“Rose Hamid is as American as they come. She drives a Ford station wagon, leads a local Girl Scout troop, shops at the Gap and just attended her 20-year high school reunion” writes Laurie Goodstein in a recent New York Times article (A1). From this brief description of Rose, readers may have formed a particular picture of her in their minds. If they were told, however, that “Rose Hamid wears a head scarf in keeping with her Muslim faith,'” that picture might take a drastic turn (Goodstein A1). She’s Muslim? Images of suppressed, meek, black-enshrouded women submitting to the demands of their dominating husbands race through some readers’ minds. But why is this the case? Would we see Rose any differently if she were Christian or Jewish? The answer is probably no, but since she is a Muslim woman, it is difficult not to have some preconceptions of her.
I don’t understand why, in the West, Muslim women are clumped into one large group and viewed as homogenous clones of one another, while their Christian and Jewish counterparts are rarely ever stereotyped in this way. Many people don’t realize, due largely to biased media interpretations, that there are a large variety of Muslim women around the world, from areas such as the Middle East, South Asia, South East Asia, Yugoslavia, Northern Africa, and the Southern parts of the former USSR, just as there are Christian and Jewish women in various countries. For instance, one probably wouldn’t classify a Mexican woman with a French woman, though both may be Roman Catholics and hold the same beliefs. In the same way, American Muslim women are different from Pakistani Muslims, who are different from Saudi Muslims. In these three countries, women are accorded different rights and privileges because of the government and customs in the area. For example, many American Muslim women are discriminated against because they cover their heads; Pakistani women have political rights but are often exploited by men; Saudi women have no public role, yet they are “protected” by Saudi men.
The negative stereotypes of Muslim women probably arise from this varying treatment of women. The Western media, for some reason, latch on to a few examples of unjust behavior in the Islamic world, brand Islam as a backwards and “fundamentalist” religion, especially in its treatment of women, and ignore that it was the first religion to accord women equal rights. While Christian and Jewish women were still considered inferior, the originators of sin, and the property of their husbands, Muslim women were being given shares in inheritance, were allowed to choose or refuse prospective husbands, and were considered equal to men in the eyes of God. However, through time, slowly changing customs, and the rise of male-dominated, patriarchal nation-states, Muslim governments began placing restrictions on women which had no grounds in the Quran, the Islamic holy book; or the hadith, the teachings of the Prophet Muhammad. On the other hand, Christian and Jewish women in the West have slowly been awarded rights not called for in the biblical tradition.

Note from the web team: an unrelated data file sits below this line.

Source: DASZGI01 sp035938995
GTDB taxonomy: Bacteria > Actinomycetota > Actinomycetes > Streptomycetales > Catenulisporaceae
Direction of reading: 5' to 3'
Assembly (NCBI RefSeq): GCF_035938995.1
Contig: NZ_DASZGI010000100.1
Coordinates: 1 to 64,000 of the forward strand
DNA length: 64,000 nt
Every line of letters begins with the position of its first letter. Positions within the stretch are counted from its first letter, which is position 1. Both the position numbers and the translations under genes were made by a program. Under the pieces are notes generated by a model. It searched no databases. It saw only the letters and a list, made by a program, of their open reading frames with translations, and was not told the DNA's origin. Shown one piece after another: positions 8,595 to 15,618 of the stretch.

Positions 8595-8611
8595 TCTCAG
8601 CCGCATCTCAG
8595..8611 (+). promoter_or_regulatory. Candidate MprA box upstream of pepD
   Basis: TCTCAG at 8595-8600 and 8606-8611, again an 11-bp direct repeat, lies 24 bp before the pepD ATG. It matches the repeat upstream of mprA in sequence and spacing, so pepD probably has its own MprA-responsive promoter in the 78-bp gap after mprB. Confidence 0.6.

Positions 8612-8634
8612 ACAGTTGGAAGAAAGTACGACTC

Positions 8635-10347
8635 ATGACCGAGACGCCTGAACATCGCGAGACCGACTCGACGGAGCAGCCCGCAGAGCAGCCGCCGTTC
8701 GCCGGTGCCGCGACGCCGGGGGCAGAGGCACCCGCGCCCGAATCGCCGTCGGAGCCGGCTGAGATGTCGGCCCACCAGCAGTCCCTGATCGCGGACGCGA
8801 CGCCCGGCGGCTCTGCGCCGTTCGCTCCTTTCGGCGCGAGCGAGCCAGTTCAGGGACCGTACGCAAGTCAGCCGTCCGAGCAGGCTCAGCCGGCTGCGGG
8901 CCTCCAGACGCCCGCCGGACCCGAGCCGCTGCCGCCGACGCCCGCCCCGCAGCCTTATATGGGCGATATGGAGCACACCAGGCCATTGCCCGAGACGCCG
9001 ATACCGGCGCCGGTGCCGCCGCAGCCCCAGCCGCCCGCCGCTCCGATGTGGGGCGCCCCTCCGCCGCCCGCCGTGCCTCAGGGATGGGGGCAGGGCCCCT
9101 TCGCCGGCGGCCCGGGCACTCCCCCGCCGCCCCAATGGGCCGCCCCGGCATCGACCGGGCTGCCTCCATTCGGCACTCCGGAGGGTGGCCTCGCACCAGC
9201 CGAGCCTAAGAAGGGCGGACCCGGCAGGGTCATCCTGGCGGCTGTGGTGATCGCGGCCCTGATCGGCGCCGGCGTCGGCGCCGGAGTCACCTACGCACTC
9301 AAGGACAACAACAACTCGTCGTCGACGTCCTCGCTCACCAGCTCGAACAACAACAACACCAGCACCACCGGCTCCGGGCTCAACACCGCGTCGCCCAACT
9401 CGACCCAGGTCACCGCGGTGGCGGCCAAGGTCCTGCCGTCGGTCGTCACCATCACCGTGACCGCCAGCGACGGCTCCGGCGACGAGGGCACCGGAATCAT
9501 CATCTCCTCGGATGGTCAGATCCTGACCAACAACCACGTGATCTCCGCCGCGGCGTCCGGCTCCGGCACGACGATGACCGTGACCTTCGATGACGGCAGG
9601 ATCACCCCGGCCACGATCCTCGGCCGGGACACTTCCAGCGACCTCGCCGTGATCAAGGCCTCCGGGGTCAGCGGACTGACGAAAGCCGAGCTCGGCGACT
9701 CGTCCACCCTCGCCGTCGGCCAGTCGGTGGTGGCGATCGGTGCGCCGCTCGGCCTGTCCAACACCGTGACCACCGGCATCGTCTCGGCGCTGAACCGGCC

Traditionally, Judeo-Christian women were thought to be inferior to men and were given a low status in society. These negative attitudes toward women arose because Judaism and Christianity placed such a heavy emphasis on Eve’s role in the expulsion from Paradise. Because Eve, rather than Adam, was the first to be seduced by Satan and eat fruit from the Tree of Knowledge, she supposedly caused the fall of mankind. Therefore all women, as the descendants of Eve, were thought to be evil and morally weaker than men (Sherif 2). In the Bible, there are several references to women in this uncomplimentary light: “I found more bitter than death the woman who is a snare, whose heart is a trap and whose hands are chains. The man who pleases God will escape her, but the sinner she will ensnare” (Ecclesiastes 7:26-28). “No wickedness comes anywhere near the wickedness of a woman. . . .Sin began with a woman and thanks to her we all must die” (Ecclesiastes 25:19,24). Early church fathers such as St. Tertullian reiterated these negative concepts of women by making statements such as, “Do you know that you are each an Eve?. . . . You are the Devil’s gateway. . . .You destroyed so easily God’s image, man. On account of your desert even the Son of God had to die.” In Christianity, women carried the extra burden of causing the death of Christ, as Tertullian points out (Sherif 2). Because Adam and Eve passed on their sin to all future generations, Jesus had to purge humankind from this “original sin” by sacrificing his life (Sherif 2). Thus, by causing the fall of man, Eve also caused the death of Christ. In the Jewish tradition, women receive no less harsh treatment. Because of Eve, all women have to face punishment on Earth including pregnancy, pain in childbirth, menstruation, and subjugation to men (Sherif 3). Orthodox Jewish males still recite in their daily prayers: “Blessed be God King of the Universe that Thou has not made me a woman . . . . Praised be God that he has not created me woman” (Menahot 43b)